Life is what you make it. Sounds cliché but it can’t be any truer. You determine your own course in life. There may be stumbling blocks along the way but it is still up to you make the choices you want. Every little decision you make determines what your future will be like. For instance, you decide whether you maintain a normal sleep-wake cycle or not. Unfortunately, it is easier said than done these days. There are so many distractions that sticking to a fixed bedtime routine isn’t as easy as lying down on the bed and closing your eyes.
From teens to younger adults, the tech and smart gadget obsession can’t be denied. Your every waking moment is probably glued to that tiny device that means so much in your life. However, it’s not nice once this obsession affects your health negatively. For a young teen trying to juggle school requirements, personal and home obligations and social life, it can be overwhelming at times and they end up losing sleep every single night, some even have snoring issues.
Why do children wake up early when they are young but want to stay in bed till noon as teenagers?
Experts say it’s biology. Adolescents’ bodies want to stay up late and sleep late, putting them out of sync with what their school schedules demand of them. So kids have trouble waking up, and they often find themselves feeling drowsy in morning algebra class.
But that chronic sleepiness can affect their health and well-being, their behavior, and even their safety; it becomes genuinely dangerous when sleepy teenagers get behind the wheel.
At a recent conference on adolescent sleep, health and school start times, at which I gave a brief keynote, several experts made compelling arguments supporting the idea that middle and high school start times should shift to 8:30 a.m. or later, as recommended by the American Academy of Pediatrics and the American Academy of Sleep Medicine.
Have you seen the social media accounts of teens these days? They are so updated on all the latest trends and their #FOMO drives them insane, so they often compromise their sleep to stay on top of everything. Add to that those school assignments that take up most of their time at home leave them with little time to sleep.
The movement to start the school day later is gaining traction, and for good reason.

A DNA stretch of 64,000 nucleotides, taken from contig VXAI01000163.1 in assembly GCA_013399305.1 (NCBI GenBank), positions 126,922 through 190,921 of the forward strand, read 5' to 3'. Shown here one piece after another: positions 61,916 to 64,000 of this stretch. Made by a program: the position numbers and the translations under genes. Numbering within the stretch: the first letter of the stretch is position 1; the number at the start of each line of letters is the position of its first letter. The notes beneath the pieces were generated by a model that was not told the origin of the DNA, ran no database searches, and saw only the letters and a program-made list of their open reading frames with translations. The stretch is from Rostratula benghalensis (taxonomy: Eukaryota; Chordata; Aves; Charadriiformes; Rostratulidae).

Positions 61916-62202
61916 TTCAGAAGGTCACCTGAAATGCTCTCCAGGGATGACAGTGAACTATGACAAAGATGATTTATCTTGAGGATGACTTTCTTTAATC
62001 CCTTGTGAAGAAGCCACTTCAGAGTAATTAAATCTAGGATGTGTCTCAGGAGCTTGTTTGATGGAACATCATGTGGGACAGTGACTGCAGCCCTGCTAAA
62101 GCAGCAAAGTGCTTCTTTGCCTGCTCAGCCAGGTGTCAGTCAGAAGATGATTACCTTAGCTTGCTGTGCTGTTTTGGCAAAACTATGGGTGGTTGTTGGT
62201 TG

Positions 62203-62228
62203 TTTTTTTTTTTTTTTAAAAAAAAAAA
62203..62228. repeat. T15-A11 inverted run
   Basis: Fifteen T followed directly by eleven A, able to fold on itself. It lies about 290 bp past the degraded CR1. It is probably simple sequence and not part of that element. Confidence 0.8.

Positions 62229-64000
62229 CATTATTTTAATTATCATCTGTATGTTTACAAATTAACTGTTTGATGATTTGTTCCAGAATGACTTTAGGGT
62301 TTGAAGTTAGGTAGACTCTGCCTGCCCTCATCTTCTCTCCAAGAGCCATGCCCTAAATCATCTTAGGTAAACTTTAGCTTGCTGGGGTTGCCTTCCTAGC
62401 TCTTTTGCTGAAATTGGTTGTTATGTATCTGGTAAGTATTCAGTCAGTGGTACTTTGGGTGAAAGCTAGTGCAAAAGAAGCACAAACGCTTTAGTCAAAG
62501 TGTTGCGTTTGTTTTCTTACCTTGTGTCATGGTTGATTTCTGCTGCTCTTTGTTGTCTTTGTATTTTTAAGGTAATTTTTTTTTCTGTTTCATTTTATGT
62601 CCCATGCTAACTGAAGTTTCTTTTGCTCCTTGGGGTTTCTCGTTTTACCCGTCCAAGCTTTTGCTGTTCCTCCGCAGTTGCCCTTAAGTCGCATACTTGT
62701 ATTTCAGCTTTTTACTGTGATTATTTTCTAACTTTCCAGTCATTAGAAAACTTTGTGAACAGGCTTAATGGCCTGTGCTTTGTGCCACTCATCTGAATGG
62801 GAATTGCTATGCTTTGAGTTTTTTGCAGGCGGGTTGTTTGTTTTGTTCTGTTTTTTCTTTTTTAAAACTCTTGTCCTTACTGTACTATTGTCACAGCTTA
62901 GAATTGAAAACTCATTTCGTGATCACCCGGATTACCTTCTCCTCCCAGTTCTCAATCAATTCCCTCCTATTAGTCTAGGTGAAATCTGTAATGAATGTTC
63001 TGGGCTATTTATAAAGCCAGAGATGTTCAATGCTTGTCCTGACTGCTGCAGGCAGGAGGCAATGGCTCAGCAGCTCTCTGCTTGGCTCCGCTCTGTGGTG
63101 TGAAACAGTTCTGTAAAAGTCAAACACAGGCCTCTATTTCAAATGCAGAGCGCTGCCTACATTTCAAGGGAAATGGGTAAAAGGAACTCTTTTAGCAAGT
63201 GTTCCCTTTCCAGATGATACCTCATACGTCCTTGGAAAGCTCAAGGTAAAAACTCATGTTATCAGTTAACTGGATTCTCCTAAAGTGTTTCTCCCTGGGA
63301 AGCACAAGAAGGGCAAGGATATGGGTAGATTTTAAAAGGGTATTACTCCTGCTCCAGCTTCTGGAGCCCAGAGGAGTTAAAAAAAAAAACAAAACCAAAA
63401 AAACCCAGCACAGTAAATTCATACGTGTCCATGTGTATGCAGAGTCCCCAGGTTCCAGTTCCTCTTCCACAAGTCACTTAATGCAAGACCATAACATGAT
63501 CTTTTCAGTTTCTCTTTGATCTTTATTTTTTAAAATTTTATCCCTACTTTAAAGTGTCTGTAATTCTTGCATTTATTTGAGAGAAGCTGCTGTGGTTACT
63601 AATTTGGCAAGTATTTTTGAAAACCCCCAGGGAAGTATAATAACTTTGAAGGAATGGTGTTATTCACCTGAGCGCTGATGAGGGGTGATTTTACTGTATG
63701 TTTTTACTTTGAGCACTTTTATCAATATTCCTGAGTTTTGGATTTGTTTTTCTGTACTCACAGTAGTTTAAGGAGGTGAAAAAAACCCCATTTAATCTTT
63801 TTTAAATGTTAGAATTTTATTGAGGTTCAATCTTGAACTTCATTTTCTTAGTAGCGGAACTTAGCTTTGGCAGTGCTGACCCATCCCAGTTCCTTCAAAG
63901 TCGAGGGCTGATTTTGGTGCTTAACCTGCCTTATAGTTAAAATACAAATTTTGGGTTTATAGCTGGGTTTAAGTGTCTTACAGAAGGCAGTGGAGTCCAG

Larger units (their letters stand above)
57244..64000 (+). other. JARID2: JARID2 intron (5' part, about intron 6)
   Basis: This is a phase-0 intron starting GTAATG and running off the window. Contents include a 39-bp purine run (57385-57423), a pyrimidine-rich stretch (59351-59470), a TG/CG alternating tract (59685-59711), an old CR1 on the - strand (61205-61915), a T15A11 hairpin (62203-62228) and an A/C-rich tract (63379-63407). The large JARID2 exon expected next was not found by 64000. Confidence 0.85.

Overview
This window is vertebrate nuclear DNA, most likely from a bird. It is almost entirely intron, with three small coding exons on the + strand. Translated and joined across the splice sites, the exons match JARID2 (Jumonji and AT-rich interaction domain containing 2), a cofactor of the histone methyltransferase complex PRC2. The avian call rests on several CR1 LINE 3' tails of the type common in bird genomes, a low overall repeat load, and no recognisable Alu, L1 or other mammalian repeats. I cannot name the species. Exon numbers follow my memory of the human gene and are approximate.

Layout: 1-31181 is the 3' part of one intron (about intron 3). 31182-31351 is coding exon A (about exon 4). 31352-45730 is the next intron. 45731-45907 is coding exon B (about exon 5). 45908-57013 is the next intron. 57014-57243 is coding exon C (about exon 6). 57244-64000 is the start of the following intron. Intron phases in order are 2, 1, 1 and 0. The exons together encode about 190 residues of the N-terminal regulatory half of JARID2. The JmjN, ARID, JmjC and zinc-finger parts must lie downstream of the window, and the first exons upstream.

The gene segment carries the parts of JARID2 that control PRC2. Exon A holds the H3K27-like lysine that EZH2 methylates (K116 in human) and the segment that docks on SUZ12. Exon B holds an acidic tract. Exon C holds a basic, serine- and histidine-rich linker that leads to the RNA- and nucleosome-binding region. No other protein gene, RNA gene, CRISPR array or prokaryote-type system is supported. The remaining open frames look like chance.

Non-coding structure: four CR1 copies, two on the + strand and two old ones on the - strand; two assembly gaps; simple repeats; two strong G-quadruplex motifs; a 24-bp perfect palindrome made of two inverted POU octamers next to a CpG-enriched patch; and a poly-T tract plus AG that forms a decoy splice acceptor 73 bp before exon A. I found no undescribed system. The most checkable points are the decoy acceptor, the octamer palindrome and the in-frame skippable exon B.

Research shows that puberty shifts the circadian rhythm of children, contributing to later bedtimes and wake times.
It also shows that teenagers need eight-and-a-half to nine-and-a-half hours of sleep a night, but only one in three are getting at least eight.
It’s why nearly 200 education and health leaders are meeting at the first-ever National Conference on Adolescent Sleep, Health and School Start Times Thursday and Friday in Washington, D.C.
Their goal: Encourage school districts to start the class day no earlier than 8:30 a.m. for middle and high school students in order to accommodate their changing body clocks and improve their chances for quality sleep.
Mood changes and decision making is affected by sleep deprivation. And considering how many changes are happening to a growing teen’s body, these various external factors can be too much for an immature teen to take. They won’t be able to make the most sensible of choices and often compromise the more important things in life in their quest to fit in this world, especially with their peers.
It is really unfortunate that sleep is the first to go in a teen’s agenda when they are pressed for time. After all, we often make ourselves believe that we can always catch up on lost sleep but that is not entirely true. Then, there is the growing issue on various sleep-related disorders that make sleeping impossible for some. While they continue to make sleeping the bane of some people’s existence, there are solutions now sold in the market. Some of them are your typical anti-snoring gadgets and mouthpieces that help correct an anatomical defect to reduce the snoring and hopefully improve the condition. Teens are vulnerable to these conditions too, so they should also see a medical doctor if their case warrants it.
The post Do Teens Still Get Enough Sleep? is available on IPAction.org Blog